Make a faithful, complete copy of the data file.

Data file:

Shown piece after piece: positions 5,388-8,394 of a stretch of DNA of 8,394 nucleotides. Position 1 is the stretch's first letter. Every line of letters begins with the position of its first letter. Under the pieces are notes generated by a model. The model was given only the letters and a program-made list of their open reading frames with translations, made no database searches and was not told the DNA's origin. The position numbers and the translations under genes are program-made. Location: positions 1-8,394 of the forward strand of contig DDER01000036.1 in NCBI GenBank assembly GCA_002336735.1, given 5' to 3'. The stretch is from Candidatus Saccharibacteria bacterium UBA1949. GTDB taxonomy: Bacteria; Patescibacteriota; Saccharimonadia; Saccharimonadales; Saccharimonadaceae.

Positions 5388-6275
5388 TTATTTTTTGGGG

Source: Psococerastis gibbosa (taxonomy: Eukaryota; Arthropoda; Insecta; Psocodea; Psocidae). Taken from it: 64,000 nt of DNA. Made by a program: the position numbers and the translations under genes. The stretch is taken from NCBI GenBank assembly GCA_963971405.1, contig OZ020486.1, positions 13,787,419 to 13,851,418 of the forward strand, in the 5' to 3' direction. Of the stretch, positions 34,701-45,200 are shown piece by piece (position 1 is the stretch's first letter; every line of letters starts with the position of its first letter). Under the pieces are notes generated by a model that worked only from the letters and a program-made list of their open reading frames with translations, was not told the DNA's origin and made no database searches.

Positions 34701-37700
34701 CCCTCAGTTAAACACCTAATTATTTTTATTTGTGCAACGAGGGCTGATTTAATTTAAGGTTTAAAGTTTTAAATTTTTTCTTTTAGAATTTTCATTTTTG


Shown piece after piece: positions 5,388-8,394 of a stretch of DNA of 8,394 nucleotides. Position 1 is the stretch's first letter. Every line of letters begins with the position of its first letter. Under the pieces are notes generated by a model. The model was given only the letters and a program-made list of their open reading frames with translations, made no database searches and was not told the DNA's origin. The position numbers and the translations under genes are program-made. Location: positions 1-8,394 of the forward strand of contig DDER01000036.1 in NCBI GenBank assembly GCA_002336735.1, given 5' to 3'. The stretch is from Candidatus Saccharibacteria bacterium UBA1949. GTDB taxonomy: Bacteria; Patescibacteriota; Saccharimonadia; Saccharimonadales; Saccharimonadaceae.

Positions 5388-6275
5388 TTATTTTTTGGGG

Source: Psococerastis gibbosa (taxonomy: Eukaryota; Arthropoda; Insecta; Psocodea; Psocidae). Taken from it: 64,000 nt of DNA. Made by a program: the position numbers and the translations under genes. The stretch is taken from NCBI GenBank assembly GCA_963971405.1, contig OZ020486.1, positions 13,787,419 to 13,851,418 of the forward strand, in the 5' to 3' direction. Of the stretch, positions 34,701-45,200 are shown piece by piece (position 1 is the stretch's first letter; every line of letters starts with the position of its first letter). Under the pieces are notes generated by a model that worked only from the letters and a program-made list of their open reading frames with translations, was not told the DNA's origin and made no database searches.

Positions 34701-37700
34701 CCCTCAGTTAAACACCTAATTATTTTTATTTGTGCAACGAGGGCTGATTTAATTTAAGGTTTAAAGTTTTAAATTTTTTCTTTTAGAATTTTCATTTTTG